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Upon Further Review: Five Lessons from the Dolphins Game

Here are five top lessons learned from the Chargers' 19-17 loss to the Miami Dolphins.

1. Who Are the Bolts? – The majority of NFL teams will lose back-to-back games at some point in the season. However, there's a certain stigma attached when those consecutive defeats come in the first two games. The fact that the Bolts could just as easily be 2-0 is of little comfort. All that matters is that they sit at 0-2 following the first two games of the 2017 season. Thus, the Chargers enter Week 3 at an early crossroads. What type of team are they? Are they truly the resilient group of men they believe themselves to be, showing the mental fortitude to right the ship? Fourteen games still remain, which is an eternity in the NFL. Yet, as Philip Rivers explains, the team is about to find out who they really are:

"It's really simple. Nobody is going to feel sorry for us. You find out about our group, what we always talk about, the tightness, the toughness, the character of our group. It's times like these that it gets tested. We've got a division opponent coming here next week that is not going to have any sympathy for us for losing two tough ones down at the buzzer. We can be sick about it for a little while, but we'd better get ready to go."

2. Run Defense Must Improve in a Hurry… – The Chargers struggled to contain Jay Ajayi, as the third-year running back carried the rock 28 times for 122 yards (4.4 ypg). Through the first two games, L.A. has surrendered the seventh most yards per game (125.0), and the task won't get any easier next week when the Chiefs come to town. Kansas City ranks second in the NFL in yards per game (148.5), boasting the league's leading rusher in Kareem Hunt (229 yards). Melvin Ingram is one of the leaders of the Bolts' defense, and he succinctly summed up the team's attitude:

"We have to take our losses with a grain of salt and we have to learn from them. No matter how you see it, we have to learn from them. It doesn't matter if the Chiefs are coming. We can't worry about any of that. We have to get in the classroom, see what our mistakes were, correct them and get ready."

3. …And So Does Special Teams – A pair of missed field goals pushed wide right. A blocked punt. A penalty on a kickoff return at a critical juncture, starting a drive at the six-yard line. A 40-yard punt late in the game returned for 15 yards. Overall, a litany of special teams miscues added up to cost the Bolts in the end. The most notable were the missed field goals by Younghoe Koo, which Head Coach Anthony Lynn addressed with reporters:

"He didn't kick well today. He missed two field goals. Last week it wasn't his issue. I thought he kicked fine last week even though he got a kick blocked, but he didn't kick well today so we'll see. We'll see how he responds…. We had a blocked kick (last week) and a blocked punt today. It's not good enough. It's not acceptable. That type of stuff has to be cleaned up."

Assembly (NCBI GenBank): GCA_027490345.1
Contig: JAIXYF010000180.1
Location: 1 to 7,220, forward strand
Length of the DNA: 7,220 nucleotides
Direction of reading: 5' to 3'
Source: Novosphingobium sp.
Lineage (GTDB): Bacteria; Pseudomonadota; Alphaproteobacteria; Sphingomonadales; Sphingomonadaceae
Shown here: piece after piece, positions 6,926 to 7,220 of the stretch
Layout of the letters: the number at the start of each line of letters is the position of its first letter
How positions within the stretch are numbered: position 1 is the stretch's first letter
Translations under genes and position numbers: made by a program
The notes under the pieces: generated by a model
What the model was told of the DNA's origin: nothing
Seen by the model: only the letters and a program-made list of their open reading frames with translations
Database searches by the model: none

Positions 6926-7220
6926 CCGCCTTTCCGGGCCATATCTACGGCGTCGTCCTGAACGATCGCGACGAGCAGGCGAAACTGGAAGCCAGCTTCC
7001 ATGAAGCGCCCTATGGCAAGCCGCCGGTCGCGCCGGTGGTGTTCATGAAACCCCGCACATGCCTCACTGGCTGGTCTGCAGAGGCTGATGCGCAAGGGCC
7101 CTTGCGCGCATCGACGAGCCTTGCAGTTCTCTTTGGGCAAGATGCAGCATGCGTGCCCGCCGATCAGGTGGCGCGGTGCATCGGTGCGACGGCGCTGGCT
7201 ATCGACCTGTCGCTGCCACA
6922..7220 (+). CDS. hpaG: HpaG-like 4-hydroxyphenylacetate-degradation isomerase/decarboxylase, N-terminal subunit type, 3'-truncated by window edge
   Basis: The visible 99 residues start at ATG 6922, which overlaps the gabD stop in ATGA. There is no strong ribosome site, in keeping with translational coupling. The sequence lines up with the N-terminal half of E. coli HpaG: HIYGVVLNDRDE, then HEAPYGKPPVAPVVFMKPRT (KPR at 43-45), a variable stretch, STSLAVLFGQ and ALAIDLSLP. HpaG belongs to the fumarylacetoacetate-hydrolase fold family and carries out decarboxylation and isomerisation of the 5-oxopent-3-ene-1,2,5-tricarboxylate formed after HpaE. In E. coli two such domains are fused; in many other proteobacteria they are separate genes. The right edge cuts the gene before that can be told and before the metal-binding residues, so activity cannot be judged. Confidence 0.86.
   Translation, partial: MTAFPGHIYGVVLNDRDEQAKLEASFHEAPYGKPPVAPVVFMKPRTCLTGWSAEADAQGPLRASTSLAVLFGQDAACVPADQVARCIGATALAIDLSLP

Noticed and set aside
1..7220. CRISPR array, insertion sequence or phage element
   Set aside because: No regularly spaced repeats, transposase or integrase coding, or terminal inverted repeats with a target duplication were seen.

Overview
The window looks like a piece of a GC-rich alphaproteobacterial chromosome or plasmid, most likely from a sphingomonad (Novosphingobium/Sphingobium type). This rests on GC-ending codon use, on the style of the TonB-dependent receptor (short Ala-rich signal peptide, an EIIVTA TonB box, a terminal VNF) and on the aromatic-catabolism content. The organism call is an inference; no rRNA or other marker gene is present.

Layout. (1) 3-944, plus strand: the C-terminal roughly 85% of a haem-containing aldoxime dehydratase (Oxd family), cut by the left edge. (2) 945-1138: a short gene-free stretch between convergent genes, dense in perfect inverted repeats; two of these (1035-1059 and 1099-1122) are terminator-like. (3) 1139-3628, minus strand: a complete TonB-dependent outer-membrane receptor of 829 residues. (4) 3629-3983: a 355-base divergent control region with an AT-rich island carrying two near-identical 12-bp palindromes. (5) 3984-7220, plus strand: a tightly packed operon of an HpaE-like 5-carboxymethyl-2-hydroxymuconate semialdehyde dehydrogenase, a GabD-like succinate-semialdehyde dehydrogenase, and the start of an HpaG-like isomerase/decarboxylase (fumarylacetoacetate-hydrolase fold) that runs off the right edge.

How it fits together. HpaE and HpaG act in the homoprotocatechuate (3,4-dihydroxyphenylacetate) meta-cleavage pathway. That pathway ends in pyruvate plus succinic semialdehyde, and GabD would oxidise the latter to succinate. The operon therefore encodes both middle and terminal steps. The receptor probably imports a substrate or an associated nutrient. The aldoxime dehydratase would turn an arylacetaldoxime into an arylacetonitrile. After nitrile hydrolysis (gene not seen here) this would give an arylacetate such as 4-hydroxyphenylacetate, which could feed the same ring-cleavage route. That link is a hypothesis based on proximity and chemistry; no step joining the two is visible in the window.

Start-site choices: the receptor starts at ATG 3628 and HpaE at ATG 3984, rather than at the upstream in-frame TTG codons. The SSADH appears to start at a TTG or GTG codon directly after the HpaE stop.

4. No Time to Be Stubborn – Lynn emphasized a commitment to the run game heading into Week 2. However, against a loaded Dolphins' front led by perennial All-Pro defensive tackle Ndamukong Suh, Lynn quickly saw the team was better equipped to move it through the air rather than force it on the ground. As a result, Rivers passed the ball 39 times while the team attempted only 14 rushes. While that isn't the type of balance the team wants going forward, it showed how the offense won't be stubborn if something isn't working during a particular game. Here is what Lynn said, explaining the offensive play calling:

"What I saw early was I saw [Dolphins DT Ndamukong] Suh dominating up front and I got away from that. I think at the end of the day, they averaged five or six yards a carry. I look for run efficiency. If we're running it efficiently, I'll run it again. They were giving us the pass and I thought our receivers and Phil did a good job moving the ball down the field and running whenever we could."

5. Clutch Keenan and Hunter – Keenan Allen came through for the Bolts, hauling in nine of the 10 passes thrown his way for 100 yards. It was the 12th time he reached the century mark, and the first since the 2015 season in Green Bay. Meanwhile, Hunter Henry hauled in all seven passes thrown his way for 80-yards, setting a new career-high in receptions. Overall, Rivers was 16-of-17 for 180 yards when targeting the young pair of playmakers. Still, despite success moving the ball, number 17 summed up how all that matters was that they failed to put the ball in the end zone:

"We moved the ball well. The name of the game was scoring, and we didn't score enough points. We talk about it all the time and it sounds silly, but yeah, score more points than the other team and we haven't done that. We moved the ball well; we didn't turn it over. We've just got to finish some of those drives with touchdowns."

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